herald

Saturday 3 December 2016

Emma's grieving mother wins fight to make EpiPens available

Caroline Sloan, with a picture of her late daughter Emma, for whom she has launched the Emma’s Voice campaign to make EpiPens more widely available after Emma died from a peanut allergy.
Caroline Sloan, with a picture of her late daughter Emma, for whom she has launched the Emma’s Voice campaign to make EpiPens more widely available after Emma died from a peanut allergy.
Emma Sloan
Caroline Sloan

SCHOOLS, sports clubs and workplaces will soon have access to EpiPens for trained personnel almost two years after the tragic death of teen Emma Sloan.

The 14-year-old, who had a nut allergy, died in Dublin city centre in December 2013 after unintentionally eating peanut satay in a Chinese restaurant.

However, the Herald can reveal that legislation allowing for the more widespread use of EpiPens across the country will be enacted by the end of next month.

Caroline Sloan - mother of the Drimnagh teen - said she was "very, very happy" with the news.

Emma's family and friends have been battling for legislation to make EpiPens more readily available in emergency situations for the past year and presented Minister Leo Varadkar with a petition containing 112,000 signatures last December.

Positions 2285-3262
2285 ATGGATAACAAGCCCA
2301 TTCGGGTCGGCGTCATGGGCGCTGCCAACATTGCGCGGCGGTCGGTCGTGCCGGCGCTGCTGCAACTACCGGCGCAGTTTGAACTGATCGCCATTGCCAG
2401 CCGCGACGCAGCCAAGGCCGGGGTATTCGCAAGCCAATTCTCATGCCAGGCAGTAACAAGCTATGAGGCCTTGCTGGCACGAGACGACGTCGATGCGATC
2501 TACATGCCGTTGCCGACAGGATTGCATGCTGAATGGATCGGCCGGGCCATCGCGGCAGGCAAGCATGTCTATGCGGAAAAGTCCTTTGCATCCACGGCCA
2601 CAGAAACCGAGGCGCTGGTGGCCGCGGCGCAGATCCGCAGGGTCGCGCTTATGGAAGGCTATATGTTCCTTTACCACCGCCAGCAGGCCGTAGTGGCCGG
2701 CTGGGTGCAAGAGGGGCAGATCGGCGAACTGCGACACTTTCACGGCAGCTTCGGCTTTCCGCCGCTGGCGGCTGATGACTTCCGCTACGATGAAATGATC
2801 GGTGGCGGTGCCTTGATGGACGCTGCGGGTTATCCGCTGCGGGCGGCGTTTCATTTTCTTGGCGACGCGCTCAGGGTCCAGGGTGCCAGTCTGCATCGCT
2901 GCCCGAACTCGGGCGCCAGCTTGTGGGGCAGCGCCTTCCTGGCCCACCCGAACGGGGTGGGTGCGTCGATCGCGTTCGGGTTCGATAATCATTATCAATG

"We're delighted with it after all the hard work we've put into it. It will be nice for Emma's friends to say they've made the world a little bit better for people. It's a legacy for Emma," she told the Herald.

Yesterday, the Department of Health confirmed new legislation would go through government "in the near future" and would see EpiPens made available "to trained non-medical personnel for use in emergencies, through pharmacies and many other institutions".

A department spokesman explained: "Under the new legislation personnel in businesses and schools, when they have received the necessary training, will be able to administer EpiPens in emergency situations without prescription.

"This follows a public consultation earlier this year which found widespread public support to making EpiPens more widely available."

Caroline Sloan said the move will save lives in the future.

"I'd say it already has saved lives just by raising awareness," she said.

"Emma should never have died but I don't want Emma to have died in vain. It's a beautiful legacy for a beautiful child," the Dublin mum said.

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